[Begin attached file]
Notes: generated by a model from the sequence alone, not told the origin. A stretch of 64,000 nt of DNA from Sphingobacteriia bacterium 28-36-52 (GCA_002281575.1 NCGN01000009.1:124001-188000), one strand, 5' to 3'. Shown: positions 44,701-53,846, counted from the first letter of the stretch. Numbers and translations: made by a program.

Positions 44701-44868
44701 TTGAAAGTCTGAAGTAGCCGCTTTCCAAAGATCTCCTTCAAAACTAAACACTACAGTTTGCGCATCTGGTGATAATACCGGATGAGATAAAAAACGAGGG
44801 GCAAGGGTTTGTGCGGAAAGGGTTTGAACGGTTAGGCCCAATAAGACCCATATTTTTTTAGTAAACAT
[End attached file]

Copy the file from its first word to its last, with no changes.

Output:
Notes: generated by a model from the sequence alone, not told the origin. A stretch of 64,000 nt of DNA from Sphingobacteriia bacterium 28-36-52 (GCA_002281575.1 NCGN01000009.1:124001-188000), one strand, 5' to 3'. Shown: positions 44,701-53,846, counted from the first letter of the stretch. Numbers and translations: made by a program.

Positions 44701-44868
44701 TTGAAAGTCTGAAGTAGCCGCTTTCCAAAGATCTCCTTCAAAACTAAACACTACAGTTTGCGCATCTGGTGATAATACCGGATGAGATAAAAAACGAGGG
44801 GCAAGGGTTTGTGCGGAAAGGGTTTGAACGGTTAGGCCCAATAAGACCCATATTTTTTTAGTAAACAT